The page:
You don’t see them, but bunch of Dariusburst CS capsule toys were stashed beneath both of these cases. The PS4 case may seem like something it would slide down in a moment, but they’ve managed to play the millimetre game well enough and it keeps the game’s case in place well enough.

There is no book this time around, but the Arrange Album is a new one. Again, we can DLC music from games like Death Smiles and Battle Garegga, of which Battle Garegga has an excellent remix of Into the Leaden Clouds. However, unlike with the Arrange Album in the Vita release, this sequel album has some songs from Darius games. They’ve been heavily arranged and carry individual composer’s tunes instead of relying on Zuntata’s own melodic trademarks. Both Arrange Albums are worth to listen to at least once and pick up your personal favourites from them, but I would recommend against purchasing either Limited Edition solely because of these music albums.

The game case is nothing special, but the main attraction of this piece is the two Silver Hawk capsule toys. Which is kinda backwards, because these two are just packed pieces of Shooting Game Historica toys and carry all the flaws a cheaply manufactured quick-pack toys have.

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The stand’s a huge upgrade from the original Silver Hawk figures from the first Shooting Game Historica

Limited Run’s Limited Edition came with Player 1 and 2 colours while the Japanese PS4 Limited Edition came with Player 3 and 4 colours. Whether or not they had a rerun or this release was provided from an excess stock is unknown, but ultimately this doesn’t matter. While I’m sure most people want the Red and Blue Silver Hawks, the P3 and P4 colours are now the rarer ones.

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Wings and cockpit were delivered in separate bags, as per capsule toys standards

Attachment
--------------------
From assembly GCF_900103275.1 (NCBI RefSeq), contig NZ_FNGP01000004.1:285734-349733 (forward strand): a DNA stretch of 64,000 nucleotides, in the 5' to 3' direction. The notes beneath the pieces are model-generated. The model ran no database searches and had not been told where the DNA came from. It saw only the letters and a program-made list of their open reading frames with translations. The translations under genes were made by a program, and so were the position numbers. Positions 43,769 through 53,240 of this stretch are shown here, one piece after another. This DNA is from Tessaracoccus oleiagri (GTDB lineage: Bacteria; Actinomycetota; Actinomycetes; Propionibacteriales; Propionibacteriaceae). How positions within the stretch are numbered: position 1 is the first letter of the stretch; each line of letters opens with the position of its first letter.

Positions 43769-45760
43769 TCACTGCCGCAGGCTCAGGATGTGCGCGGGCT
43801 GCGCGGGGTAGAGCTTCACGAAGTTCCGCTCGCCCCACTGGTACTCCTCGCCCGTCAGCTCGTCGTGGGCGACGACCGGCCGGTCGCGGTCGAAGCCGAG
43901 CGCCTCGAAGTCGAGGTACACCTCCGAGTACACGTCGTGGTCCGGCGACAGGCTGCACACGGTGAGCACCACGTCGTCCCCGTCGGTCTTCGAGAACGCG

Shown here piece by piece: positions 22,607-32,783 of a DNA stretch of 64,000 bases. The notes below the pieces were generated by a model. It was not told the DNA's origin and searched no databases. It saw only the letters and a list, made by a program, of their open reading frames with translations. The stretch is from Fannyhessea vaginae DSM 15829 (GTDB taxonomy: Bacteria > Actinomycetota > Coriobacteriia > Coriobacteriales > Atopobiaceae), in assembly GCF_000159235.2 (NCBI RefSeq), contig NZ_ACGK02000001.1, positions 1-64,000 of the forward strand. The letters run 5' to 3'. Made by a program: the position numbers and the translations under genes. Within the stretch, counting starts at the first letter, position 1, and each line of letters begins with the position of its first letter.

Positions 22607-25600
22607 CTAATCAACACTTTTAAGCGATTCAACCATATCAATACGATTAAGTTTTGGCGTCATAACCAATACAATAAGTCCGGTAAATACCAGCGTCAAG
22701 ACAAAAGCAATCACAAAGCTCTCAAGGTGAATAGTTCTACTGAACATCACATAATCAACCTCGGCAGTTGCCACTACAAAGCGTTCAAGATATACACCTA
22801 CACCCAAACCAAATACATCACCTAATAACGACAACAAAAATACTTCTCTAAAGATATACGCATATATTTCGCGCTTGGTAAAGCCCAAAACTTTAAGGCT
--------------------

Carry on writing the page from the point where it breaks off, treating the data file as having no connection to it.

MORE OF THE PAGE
The overall mould is good, but like with all toys like these, the tolerances are rather big. There are numerous spots where the pieces don’t align straight with each other without the use of glue, which I would recommend anyway.

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Because the tolerances are so high, the cockpit doesn’t sit in. You can see how it is turning to the right to the extent of the back right bit resting against the top. The turret on the left is also bending outwards due to cheap plastic used, though this is not a rare things with capsule toys. The cheapness also shows in the paintjob.

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Not the worst, not the best, but quality that doesn’t belong to a Limited Edition title

The cockpit is moulded in transparent blue plastic and then painted over with silver and red, or blue in the case of P2 colours. Due to the tolerances, the paint application is sloppy and the cockpit’s windscreen doesn’t come through as well as it should. It looks pretty terrible, and it would’ve been better if the windscreen was painted.

To be completely serious, the figures are a major letdown. Of course they wouldn’t make a new mould for this when you could cheap your ass out with this, but seeing the Japanese release did the same, it’s not exactly Limited Run’s fault. However, I would argue that Degica should’ve trumped the Japanese release and should have opted for the model kit of Silver Hawk. It might’ve had raised the price a bit, but it would’ve crowned the release. Now it’s just a drag.

Between the two releases, the Vita release gets a stamp of recommendation simply based on the book. However, it should be noted that PS4 version does have the book included as an extra on-disc that you can access in-game, but the most baffling part of this that the book’s completely untranslated. This is a significant miss on Degica’s part. The staff handling this project should have realised that they’d need to put the effort to translate it, though Degica and translations don’t really meet half-way through, it would seem.

However, if the book doesn’t look like your thing, then you’d better off with the standard release from Japan, or one of the digital options. It’ll be cheaper, and you won’t have a huge box taking your shelf space.

Or pick up Odin Sphere Leifthrasir ‘s limited edition for fifty quid on Amazon UK if you want a good limited release package.

Review of the Month; 8bit Music Power Final

This one has been in the making for some time, mostly thanks to Amazon Japan never shipping my piece. I had to resort to proxy services to get a new copy and the sound jack expansion elsewhere. Rather than keep bitching, let’s jump to the review right away and start with the usual stuff on what’s on the outside.

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World needs more pastel blues